According to Cumberland Times-News,

“We’ve taken on county interns in the past, but not in this coordinated effort,” said Brandon Butler, the county administrator who will direct the program.  “I think this is a great opportunity,” Commissioner Bill Valentine said.

“This community has the rap of ‘My kid has to go somewhere else to get a good opportunity,’ and that is something I’m interested in busting,” he said.

“I’m looking to raise up young people who care about their communities, who have a passion to make a difference and have an an opportunity for them right here in Allegany County,” Butler said.

More than a unique opportunity for area students, the fellowship creates a “pipeline of talent,” as a way for local officials to spot potential government employees, Butler said.

To apply, college students must be either a junior or senior (at least 30 credits for ACM students) and have at least a 2.7 cumulative GPA.

Read the full article for more information.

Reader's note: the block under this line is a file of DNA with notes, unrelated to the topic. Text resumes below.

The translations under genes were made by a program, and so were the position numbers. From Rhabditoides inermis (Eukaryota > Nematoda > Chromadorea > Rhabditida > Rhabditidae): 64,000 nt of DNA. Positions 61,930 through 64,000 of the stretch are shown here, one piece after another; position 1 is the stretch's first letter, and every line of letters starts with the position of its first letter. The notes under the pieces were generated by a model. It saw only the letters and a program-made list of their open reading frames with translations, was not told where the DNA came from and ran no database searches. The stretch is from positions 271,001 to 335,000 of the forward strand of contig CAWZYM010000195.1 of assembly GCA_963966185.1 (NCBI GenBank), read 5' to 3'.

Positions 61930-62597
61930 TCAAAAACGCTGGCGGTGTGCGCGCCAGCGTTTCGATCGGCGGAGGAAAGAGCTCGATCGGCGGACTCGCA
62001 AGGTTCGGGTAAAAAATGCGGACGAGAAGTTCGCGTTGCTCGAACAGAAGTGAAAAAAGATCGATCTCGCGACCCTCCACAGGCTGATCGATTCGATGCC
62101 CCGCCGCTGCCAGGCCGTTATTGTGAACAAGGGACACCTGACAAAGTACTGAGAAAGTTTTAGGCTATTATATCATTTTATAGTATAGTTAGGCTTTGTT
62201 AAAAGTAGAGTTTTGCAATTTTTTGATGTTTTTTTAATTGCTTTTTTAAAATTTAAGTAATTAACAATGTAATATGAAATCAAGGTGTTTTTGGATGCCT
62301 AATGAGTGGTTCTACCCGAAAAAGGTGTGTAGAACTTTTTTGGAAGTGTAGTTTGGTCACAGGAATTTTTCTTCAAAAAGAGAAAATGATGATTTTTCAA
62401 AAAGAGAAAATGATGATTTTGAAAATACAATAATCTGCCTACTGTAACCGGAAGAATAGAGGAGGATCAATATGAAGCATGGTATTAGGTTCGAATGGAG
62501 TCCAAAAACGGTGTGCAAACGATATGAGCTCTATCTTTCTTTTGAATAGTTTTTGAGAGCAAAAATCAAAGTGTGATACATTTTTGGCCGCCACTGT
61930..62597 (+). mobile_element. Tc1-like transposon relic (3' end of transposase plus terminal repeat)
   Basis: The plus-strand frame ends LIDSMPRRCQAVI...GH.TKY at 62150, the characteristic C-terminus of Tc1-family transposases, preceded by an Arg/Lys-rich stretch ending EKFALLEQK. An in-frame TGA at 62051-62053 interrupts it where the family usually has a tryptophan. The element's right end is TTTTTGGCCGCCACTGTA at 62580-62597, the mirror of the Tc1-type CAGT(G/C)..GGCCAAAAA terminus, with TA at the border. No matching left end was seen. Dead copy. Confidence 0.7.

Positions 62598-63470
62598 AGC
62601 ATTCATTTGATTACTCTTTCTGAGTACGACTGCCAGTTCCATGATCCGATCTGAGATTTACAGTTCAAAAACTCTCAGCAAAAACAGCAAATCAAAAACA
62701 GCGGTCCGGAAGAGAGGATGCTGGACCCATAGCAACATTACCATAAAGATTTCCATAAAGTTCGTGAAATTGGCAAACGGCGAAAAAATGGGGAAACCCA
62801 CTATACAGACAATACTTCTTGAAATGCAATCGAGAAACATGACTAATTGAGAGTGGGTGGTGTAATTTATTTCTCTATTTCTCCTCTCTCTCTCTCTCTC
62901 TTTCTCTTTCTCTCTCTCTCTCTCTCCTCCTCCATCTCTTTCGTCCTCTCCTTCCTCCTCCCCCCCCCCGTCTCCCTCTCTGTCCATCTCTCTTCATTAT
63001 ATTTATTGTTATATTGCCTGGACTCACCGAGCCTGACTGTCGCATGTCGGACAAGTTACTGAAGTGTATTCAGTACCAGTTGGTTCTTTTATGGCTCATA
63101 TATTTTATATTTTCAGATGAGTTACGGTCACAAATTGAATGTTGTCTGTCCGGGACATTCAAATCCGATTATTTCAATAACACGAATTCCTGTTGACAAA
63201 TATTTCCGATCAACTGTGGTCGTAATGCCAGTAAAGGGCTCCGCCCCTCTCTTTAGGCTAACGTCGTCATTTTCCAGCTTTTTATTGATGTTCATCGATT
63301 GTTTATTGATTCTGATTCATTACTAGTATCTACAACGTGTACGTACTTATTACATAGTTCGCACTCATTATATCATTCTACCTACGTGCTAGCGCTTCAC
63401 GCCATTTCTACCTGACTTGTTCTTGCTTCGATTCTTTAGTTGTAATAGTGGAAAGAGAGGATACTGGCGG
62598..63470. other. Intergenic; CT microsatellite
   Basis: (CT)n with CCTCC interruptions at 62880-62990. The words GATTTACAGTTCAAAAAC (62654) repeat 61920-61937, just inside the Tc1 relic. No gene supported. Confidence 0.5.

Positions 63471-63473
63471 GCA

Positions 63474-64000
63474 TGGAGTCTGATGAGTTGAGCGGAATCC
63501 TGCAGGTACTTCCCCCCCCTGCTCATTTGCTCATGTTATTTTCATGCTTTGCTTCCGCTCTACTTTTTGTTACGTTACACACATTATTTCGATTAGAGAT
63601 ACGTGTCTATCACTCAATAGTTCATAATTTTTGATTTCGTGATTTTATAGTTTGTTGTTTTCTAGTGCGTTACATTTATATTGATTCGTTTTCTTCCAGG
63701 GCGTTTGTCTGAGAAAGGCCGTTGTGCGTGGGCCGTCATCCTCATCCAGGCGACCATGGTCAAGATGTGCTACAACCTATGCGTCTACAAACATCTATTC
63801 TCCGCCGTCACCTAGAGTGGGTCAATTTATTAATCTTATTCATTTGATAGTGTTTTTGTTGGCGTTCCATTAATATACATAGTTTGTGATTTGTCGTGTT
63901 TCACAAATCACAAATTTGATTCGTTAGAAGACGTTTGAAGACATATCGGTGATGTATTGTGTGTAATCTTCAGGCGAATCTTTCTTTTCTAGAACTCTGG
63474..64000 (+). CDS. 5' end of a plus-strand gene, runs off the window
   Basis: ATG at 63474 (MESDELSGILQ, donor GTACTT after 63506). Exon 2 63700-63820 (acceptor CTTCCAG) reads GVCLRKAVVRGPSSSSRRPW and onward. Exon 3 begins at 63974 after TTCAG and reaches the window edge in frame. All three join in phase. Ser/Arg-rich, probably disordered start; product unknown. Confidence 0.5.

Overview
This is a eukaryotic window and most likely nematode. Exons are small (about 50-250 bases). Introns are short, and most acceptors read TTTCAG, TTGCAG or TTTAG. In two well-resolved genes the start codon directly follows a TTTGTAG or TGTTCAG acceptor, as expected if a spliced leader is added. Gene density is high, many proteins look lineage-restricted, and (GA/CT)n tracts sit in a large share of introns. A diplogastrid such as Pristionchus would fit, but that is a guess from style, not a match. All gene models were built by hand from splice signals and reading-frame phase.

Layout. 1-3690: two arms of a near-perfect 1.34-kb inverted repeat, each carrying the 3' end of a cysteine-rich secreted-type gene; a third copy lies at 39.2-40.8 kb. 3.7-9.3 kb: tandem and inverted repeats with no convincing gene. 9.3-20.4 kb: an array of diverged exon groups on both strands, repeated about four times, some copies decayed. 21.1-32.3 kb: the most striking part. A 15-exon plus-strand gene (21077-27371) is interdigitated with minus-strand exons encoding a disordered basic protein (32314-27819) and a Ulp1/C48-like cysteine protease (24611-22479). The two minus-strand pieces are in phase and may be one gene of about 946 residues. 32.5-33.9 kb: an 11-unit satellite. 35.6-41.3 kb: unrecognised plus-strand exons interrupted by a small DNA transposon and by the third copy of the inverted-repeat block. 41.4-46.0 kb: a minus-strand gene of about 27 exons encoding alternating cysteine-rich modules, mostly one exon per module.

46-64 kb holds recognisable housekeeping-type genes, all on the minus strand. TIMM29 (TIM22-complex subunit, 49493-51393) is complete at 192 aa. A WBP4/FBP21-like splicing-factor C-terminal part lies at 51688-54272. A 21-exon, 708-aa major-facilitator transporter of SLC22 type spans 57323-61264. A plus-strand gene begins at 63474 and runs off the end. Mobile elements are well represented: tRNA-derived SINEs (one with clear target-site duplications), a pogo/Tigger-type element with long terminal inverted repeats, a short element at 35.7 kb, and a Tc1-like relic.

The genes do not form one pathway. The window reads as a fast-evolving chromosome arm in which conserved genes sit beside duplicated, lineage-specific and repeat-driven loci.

Maryland Safe to Learn Act of 2018: What You Need to Know

SB 1265, Maryland Safe to Learn Act of 2018, passed the General Assembly on the final day of the 2018 legislative session and has been signed into law by Governor Larry Hogan. The legislation creates a variety of statewide standards and guidelines. The bill requires public high schools to have either a school resource officer or plans for adequate law enforcement coverage by the upcoming school year. Public middle and elementary schools will need to have either a school resource officer or plans for adequate law enforcement coverage in place prior to the 2019-2020 school year.

School Safety and Security Funding Overview

The 2018 Maryland General Assembly approved the following funding to enhance school safety:

One-Time Funding:

  • $2.5 million in safety assessment grants to be administered by the Maryland Center for School Safety
  • $10 million in MSDE administered school safety grants
  • $10 million in grants to be administered by the Maryland Interagency Committee on School Construction (IAC) for safety-related operating and capital projects